PopG genetic simulation program
This is a one-locus, two-allele genetic simulation program for use by
students. Earlier versions were called Simul8.
At our distribution server
evolution.gs.washington.edu in folder pub/popgen
there are archives that can be fetched for Windows, Mac OS, Mac OS X and Linux.
These contain executables and documentation. A source code archive is
also available there which has support files for compiling your own version
of the program in these operating systems. Normally you will not need the
source code and you will not need to recompile the program. The source code
can also be used to make versions for other varieties of Unix.
See below for links that will enable you to fetch the archives.
You can fetch PopG using the links below.
There are also executable versions for some older kinds of computers, including
earlier Unix workstations, pre-Windows DOS systems, and earlier Macintosh
processors. These can be fetched from folder old at our PopG site. Most users will not need to
use these older executables, but if you do, you should start by reading the
README file in that folder.
- For Windows: popgwin.exe
A self-extracting zip archive containing the files of the Windows version
for Windows 95, 98, NT, 2000, me, xp, Vista and as far as we
know all other recent versions of windows.
- For Mac OS X: popgosx.dmg
A Mac OS X version which can be run on any version of Mac OS X as a
Universal native-mode executable. It is a .dmg "disk image" file.
- For Linux: popglinux.tar.gz Linux version, as a Gnuzip'ed tar archive of
the executables and documentation.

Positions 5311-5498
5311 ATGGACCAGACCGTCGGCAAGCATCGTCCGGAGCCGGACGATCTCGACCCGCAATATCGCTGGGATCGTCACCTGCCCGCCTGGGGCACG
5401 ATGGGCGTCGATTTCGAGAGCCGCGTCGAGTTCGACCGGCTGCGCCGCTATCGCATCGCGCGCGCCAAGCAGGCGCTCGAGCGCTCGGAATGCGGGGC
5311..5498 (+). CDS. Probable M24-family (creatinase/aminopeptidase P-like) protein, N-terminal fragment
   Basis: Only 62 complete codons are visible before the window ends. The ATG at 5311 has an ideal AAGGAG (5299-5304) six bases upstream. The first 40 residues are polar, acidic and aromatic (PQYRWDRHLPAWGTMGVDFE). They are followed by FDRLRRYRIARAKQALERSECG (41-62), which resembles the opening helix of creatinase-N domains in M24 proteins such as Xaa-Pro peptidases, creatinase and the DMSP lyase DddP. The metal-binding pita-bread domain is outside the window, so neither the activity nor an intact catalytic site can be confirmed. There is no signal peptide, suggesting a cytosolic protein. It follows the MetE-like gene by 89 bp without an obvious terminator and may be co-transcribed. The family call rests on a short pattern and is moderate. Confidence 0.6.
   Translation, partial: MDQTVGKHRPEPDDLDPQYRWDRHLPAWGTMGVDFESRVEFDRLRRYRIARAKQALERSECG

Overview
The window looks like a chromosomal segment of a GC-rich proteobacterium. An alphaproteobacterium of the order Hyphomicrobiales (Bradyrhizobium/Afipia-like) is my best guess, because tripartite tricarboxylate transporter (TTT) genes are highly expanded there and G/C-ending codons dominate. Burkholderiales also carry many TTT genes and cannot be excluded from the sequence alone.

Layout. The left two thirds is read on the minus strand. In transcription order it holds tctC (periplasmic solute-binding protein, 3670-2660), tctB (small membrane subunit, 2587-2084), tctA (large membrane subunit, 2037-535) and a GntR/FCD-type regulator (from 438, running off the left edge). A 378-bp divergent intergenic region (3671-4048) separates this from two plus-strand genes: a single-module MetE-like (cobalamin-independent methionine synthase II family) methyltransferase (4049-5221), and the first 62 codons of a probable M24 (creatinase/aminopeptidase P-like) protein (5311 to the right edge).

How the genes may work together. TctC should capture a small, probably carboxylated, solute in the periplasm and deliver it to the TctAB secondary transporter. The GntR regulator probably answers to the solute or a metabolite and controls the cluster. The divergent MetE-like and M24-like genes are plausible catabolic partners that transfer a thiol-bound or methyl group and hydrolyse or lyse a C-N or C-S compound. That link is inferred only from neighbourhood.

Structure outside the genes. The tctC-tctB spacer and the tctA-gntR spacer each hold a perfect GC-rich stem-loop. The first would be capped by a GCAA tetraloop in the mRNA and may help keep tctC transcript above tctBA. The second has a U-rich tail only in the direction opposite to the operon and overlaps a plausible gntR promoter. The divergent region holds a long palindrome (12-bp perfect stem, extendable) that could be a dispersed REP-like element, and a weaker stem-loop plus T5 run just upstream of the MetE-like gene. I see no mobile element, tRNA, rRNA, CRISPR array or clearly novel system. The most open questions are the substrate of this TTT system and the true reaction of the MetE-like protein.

The documentation files are included in the fetchable archives, and consist
of this web page. The latest version of it can be read on the Web
using this link.
Unpacking the archives
After fetching the archives for Windows, for Mac, or for Linux/Unix, you need
to unpack them. Do this:
- For Windows
- Make sure the popgwin.exe file is in the folder where you want
the program to be. The click on it. It will run and unpack itself into
a set of files, including this documentation file and the
PopG executable. These will be in a folder (directory) called PopG_3.3
- For Mac OS X
- After the disk image has been downloaded, you should click on it to
mount it. A new folder should open showing the contents of the disk image.
It will have a folder (directory) PopG_3.3 with
documentation, an icon graphic, and the
PopG executable). Copy the PopG_3.3 folder to some other
place on your system, outside of the disk image (such as your desktop). Do
not try to use it inside the disk image.
- For Linux or Unix
- Put the popglinux.tar.gz file into the folder where you want
the program to reside and do
tar xvfz popglinux.tar.gz. This will create a
folder (directory) called PopG_3.3 that contains these files.
Running the program
To run the program on Linux or Unix systems you should simply type popg
while in the proper directory.
On Windows or Macintosh systems you simply click (or double-click) on the
The program uses a random number generator. It should give you a different
result every time it is run.
The program opens a window, and there are three menus that you can use to
control it. On Windows and Linux/Unix systems the menus are in the upper
left of the main window. On Mac OS they are in the upper left of your
desktop window. The windows are File and Run. Most of their menu items
can selected using the mouse or else (in the Windows and Macintosh cases) by
typing the appropriate character on the keyboard. On Windows systems
these are Control characters such as Control-C (holding down the
Ctrl key while typing C). On Macintosh systems they are
Command characters such as Command-C (holding down the Command key while typing C.
The Run menu
This contains four menu items, Continue w/, Continue, New Run, and Restart.
- New Run (Control-N or Command-N)
- Initially only New Run is available. It brings up a box with
parameter values that can be changed, marking then with the mouse and using
backspace and/or delete keys, and typing modified values in. When these are
given the desired values, clicking the OK box will dismiss the